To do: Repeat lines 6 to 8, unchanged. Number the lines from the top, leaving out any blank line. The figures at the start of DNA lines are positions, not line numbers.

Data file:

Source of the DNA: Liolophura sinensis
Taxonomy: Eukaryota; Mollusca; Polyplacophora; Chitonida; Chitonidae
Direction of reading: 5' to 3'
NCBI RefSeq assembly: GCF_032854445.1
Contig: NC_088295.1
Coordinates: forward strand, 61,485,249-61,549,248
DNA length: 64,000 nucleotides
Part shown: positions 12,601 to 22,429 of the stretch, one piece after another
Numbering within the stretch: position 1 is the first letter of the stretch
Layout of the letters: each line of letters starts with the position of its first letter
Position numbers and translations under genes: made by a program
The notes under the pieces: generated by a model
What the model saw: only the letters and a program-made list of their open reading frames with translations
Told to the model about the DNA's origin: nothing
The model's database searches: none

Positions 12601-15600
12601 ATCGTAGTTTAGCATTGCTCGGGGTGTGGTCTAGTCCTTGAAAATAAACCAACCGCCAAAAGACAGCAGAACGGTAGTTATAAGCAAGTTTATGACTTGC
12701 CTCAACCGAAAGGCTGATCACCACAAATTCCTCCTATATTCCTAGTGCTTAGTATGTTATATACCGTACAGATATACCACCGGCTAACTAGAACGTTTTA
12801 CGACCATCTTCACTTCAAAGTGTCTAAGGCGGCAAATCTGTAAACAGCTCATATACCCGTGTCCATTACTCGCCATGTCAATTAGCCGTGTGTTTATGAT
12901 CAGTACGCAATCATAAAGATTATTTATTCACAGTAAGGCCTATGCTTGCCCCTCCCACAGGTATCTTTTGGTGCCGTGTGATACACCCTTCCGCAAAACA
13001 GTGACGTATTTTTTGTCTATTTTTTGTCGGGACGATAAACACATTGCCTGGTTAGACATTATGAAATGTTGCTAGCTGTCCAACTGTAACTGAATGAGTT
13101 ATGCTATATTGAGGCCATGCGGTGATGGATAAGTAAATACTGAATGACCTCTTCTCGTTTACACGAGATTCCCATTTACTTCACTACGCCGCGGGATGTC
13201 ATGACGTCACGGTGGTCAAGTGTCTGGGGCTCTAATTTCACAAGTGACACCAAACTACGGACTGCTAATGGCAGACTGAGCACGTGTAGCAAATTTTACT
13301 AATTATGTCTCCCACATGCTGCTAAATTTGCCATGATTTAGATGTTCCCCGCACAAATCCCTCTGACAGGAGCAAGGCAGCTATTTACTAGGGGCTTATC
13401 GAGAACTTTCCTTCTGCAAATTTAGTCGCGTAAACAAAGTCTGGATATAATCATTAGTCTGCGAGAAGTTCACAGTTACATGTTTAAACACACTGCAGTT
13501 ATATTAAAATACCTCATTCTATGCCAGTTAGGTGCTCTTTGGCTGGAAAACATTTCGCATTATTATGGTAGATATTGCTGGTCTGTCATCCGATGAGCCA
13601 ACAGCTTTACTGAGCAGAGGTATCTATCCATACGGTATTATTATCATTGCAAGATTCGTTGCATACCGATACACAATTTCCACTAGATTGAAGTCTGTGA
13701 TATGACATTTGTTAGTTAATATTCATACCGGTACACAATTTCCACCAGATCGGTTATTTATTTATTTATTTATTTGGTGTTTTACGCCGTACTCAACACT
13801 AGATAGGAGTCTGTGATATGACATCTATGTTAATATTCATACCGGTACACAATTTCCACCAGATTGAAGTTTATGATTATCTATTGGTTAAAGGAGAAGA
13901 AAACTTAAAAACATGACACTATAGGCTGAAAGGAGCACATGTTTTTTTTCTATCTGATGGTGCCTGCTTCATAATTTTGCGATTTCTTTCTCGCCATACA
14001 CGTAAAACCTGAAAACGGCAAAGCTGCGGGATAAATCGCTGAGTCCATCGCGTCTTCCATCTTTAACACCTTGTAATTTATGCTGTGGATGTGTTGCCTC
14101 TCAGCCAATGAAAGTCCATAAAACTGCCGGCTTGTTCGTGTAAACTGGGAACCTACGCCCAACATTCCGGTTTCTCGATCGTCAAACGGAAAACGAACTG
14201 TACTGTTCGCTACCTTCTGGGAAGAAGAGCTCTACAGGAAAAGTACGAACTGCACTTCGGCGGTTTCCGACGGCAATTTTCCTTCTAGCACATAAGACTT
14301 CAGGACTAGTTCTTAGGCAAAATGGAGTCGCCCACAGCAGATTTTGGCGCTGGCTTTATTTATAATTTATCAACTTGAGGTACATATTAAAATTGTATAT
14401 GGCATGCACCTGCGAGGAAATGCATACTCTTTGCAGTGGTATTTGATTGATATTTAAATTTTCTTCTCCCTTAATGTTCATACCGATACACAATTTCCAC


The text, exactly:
Coordinates: forward strand, 61,485,249-61,549,248
DNA length: 64,000 nucleotides
Part shown: positions 12,601 to 22,429 of the stretch, one piece after another